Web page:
The Karate Kid
Directed by John G. Avildsen
Quick synopsis… Hassled by the school bullies, Daniel LaRusso has his share of adolescent woes. Luckily, his apartment building houses a resident martial arts master: Kesuke Miyagi, who agrees to train Daniel — and ends up teaching him much more than self-defense.
- I know… I already did a post about the sequel because it appeared earlier on my list.
- But now we’re here because this one is slightly better than part two.
- Ah, The Karate Kid…
- The immortal classic which details the events of one teen’s senior year which seems to start out all right…
- But soon he has everything taken away from him…
- His girlfriend…
- His ability to rightfully defend himself…
- And finally, his title as the All-Valley Under 18 Karate Champion.
- I am, of course, speaking of Johnny Lawrence (William Zabka), The Karate Kid.
- I kid… Johnny’s not the protagonist of this movie, nor is he meant to be.
- There’s a lot of evidence and a lot of valid argument out there showing Daniel LaRusso (Ralph Macchio) to be the real bully of the movie.
- But if the recent Cobra Kai series on YouTube has taught us anything, it’s that the story isn’t as black and white as we’d have believed back in 1984.
- There are shades of gray.
- Both Daniel and Johnny are guilty of pushing each other over the edge.
- The fact that Daniel, the underdog, wins the tournament in the end just makes The Karate Kid into a true feel-good movie.
- I love our first introduction to Pat Morita’s Mr. Miyagi…
- Definitely just a crazy maintenance worker who keeps to himself and tries to catch flies with chopsticks.
- Then we see Daniel make his first mistake of the movie: he lets himself into Miyagi’s office without being invited.
- At the beach, we see Daniel make his second mistake: trying to impress Ali (Elisabeth Shue).
- But, I mean, if I’d gone to high school with Elisabeth Shue in the mid-1980s, I’d have had a crush on her, too.
- Anyway, this leads to Daniel’s third mistake: getting involved in this domestic dispute between Ali and her ex, Johnny.
- Don’t be a hero, Daniel!
- He’s just got to insert himself.
- Pick up the busted radio… then take a cheap shot, which only serves to piss Johnny off.
- Good job, Daniel. Now you’re on the Cobra Kais’ radar.
- Oh, and you’ve screwed up your attempt to make friends on your first day in LA.
- Now, I really don’t know anything about the geography of Los Angeles or the way the school districts are divided up, but I do have this question…
- Would Daniel, that kid from Receda, really wind up at the same high school as Ali and Johnny and all those other kids who apparently live in the Hills?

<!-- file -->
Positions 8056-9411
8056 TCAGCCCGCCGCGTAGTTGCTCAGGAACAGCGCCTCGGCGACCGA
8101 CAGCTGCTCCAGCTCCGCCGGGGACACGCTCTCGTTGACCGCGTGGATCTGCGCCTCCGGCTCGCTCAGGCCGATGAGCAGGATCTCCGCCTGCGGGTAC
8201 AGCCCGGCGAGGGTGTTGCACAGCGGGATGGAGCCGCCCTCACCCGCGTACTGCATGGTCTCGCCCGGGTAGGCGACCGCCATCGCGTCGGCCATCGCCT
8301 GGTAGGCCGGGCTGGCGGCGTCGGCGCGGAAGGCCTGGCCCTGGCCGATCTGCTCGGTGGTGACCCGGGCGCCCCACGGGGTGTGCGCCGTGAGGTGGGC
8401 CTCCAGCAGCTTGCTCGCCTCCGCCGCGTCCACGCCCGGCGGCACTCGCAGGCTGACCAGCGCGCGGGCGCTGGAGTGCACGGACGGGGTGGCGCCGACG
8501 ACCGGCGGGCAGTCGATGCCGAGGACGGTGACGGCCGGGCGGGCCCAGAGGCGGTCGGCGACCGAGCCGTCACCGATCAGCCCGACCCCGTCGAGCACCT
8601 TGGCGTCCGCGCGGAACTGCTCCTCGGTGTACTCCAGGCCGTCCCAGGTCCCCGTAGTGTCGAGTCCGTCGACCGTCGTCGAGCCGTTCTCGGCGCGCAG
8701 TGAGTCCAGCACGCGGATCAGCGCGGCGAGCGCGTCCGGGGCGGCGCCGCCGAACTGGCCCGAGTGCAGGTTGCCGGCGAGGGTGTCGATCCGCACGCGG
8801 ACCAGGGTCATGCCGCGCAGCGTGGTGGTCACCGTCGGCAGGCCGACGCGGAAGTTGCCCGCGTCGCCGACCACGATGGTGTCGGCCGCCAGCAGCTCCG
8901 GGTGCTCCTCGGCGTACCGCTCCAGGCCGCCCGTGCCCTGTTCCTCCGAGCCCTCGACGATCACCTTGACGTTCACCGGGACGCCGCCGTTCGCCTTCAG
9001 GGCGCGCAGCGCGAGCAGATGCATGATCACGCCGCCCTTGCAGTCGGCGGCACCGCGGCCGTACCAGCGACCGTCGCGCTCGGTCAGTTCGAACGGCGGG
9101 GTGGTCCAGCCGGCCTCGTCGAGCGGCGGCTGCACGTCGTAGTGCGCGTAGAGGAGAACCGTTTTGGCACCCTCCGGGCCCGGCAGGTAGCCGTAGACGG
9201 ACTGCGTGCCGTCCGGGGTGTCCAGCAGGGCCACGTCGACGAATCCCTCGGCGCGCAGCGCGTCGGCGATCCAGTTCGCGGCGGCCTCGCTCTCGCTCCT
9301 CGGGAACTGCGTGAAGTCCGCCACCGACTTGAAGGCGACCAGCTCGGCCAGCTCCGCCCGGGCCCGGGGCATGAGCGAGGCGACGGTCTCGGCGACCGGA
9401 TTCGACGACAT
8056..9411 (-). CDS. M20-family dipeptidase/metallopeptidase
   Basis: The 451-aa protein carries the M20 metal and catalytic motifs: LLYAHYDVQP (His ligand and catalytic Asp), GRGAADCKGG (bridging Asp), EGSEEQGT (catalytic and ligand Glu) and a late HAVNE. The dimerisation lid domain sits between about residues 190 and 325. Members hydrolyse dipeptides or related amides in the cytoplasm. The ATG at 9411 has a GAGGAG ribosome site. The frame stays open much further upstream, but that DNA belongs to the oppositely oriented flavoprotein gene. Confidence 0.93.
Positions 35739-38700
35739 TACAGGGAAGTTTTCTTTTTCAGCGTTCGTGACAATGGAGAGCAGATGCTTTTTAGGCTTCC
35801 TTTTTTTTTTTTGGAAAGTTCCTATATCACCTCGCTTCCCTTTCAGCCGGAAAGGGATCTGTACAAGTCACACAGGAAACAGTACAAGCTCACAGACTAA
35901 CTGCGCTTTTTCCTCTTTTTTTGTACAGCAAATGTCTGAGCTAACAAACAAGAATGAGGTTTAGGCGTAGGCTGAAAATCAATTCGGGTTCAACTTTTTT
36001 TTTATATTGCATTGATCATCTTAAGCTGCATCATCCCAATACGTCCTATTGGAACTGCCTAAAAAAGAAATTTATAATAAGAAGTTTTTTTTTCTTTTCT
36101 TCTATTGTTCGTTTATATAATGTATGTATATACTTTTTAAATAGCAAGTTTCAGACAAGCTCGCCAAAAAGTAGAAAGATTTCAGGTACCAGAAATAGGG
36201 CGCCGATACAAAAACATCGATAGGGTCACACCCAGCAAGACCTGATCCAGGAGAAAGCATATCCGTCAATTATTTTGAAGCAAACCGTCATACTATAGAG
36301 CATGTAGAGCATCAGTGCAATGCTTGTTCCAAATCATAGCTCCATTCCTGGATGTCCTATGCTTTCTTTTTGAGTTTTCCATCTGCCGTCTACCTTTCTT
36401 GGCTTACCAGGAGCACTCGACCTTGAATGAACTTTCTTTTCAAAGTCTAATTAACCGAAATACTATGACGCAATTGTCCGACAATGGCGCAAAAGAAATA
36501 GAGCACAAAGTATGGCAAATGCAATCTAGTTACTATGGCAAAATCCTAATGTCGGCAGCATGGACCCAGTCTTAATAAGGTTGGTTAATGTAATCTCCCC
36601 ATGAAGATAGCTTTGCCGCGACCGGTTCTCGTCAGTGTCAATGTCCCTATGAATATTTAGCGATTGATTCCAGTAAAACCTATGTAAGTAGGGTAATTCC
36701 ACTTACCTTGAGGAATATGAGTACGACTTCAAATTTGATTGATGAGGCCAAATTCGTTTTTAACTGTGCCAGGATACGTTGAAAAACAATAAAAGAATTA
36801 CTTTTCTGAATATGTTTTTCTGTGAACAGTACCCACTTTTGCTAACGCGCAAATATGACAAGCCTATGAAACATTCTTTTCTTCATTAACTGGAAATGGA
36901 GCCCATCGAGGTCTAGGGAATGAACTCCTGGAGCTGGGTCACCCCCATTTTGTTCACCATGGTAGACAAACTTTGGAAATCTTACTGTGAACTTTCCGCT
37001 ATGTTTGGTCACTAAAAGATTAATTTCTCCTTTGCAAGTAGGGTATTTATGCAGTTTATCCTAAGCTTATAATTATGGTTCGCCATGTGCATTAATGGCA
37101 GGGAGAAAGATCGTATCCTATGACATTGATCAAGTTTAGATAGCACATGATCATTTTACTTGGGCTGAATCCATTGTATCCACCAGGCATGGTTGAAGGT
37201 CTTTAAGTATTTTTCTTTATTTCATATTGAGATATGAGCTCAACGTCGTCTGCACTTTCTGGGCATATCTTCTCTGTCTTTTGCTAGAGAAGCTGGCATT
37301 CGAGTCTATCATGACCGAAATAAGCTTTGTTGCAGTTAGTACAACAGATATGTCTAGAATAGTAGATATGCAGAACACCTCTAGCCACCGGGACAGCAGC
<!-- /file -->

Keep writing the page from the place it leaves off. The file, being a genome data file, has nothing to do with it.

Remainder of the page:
- I mean… I assume that means Beverly Hills? Or the Hollywood Hills?
- I know nothing. Someone who knows what LA actually looks like, clue me in.
- Anyway, they all go to the same high school because… plot device.
- Daniel’s fourth mistake comes when he gets curious about learning karate at the local Cobra Kai dojo, not realizing that Johnny and his friends are all students there.
- They’re learning martial arts from the ruthless sensei John Kreese, who teaches the “Strike first. Strik hard. No mercy.” way of life.
- This leads to another violent act when the Cobra Kais follow Daniel and force him to crash his bike down a steep hill.
- However, this also leads to Miyagi doing a good deed by fixing Daniel’s busted up bicycle, opening the door for an unexpected friendship between this kid from New Jersey and this old man from Okinawa.
- Things calm down between Daniel and Johnny, and I would argue that things would stay pretty status quo.
- Except Daniel decides to make his fifth mistake: drenching Johnny while he’s rolling a joint in the bathroom at the Halloween dance.
- Johnny and his friends show Daniel no mercy.
- But before they can completely kill him, Miyagi shows up and takes down all five of the Cobra Kais.
- The scene where Miyagi takes Daniel to confront Kreese and Johnny at the Cobra Kai dojo is priceless.
- It does lead to a shaky truce, however, while Miyagi takes time to train Daniel for the upcoming All-Valley Karate Tournament.
- This means that Daniel has about six weeks to learn how to fight well enough to take on these other kids who have apparently been taking karate for most of their lives.
- But, hey, leaning to “wax on/wax off” a bunch of cars is a sure fire way to beat your enemies into submission.
- Pat Morita was nominated for Best Supporting Actor for his role as Miyagi.
- If the Oscars were a fair fight, he should’ve won.
- I mentioned in my post about Part II that I’ve written in the past about how Daniel should have lost the climactic fights at the end of both movies.
- If you’d like to read that, feel free to click here.
- Though I think that’s pretty evident considering the sheer amount of experience each of these karate kids has.
- I’ve also done posts about The Karate Kid Part III and Cobra Kai, if you’re interested in what I had to say about those.
- Fun fact: Columbia Pictures had to get permission from DC Comics to use the title Karate Kid because that’s the name of a character from DC’s Legion of Super-Heroes. There’s a special credit thanking DC Comics at the end of the movie.
Anyway… The Karate Kid is an incredible movie that you should definitely take the time to watch if you haven’t before. I may have my issues with the third one, but go ahead and watch the whole trilogy. You can skip The Next Karate Kid, for sure. But the rest are good to go.
Next week we’ll jump ahead to the ’90s for one of the greatest animated films of all time: The Lion King. That’s right, it’s the good one. Not that pseudo-live-action remake debacle of last year. Yeah, I said debacle. Come at me, bro.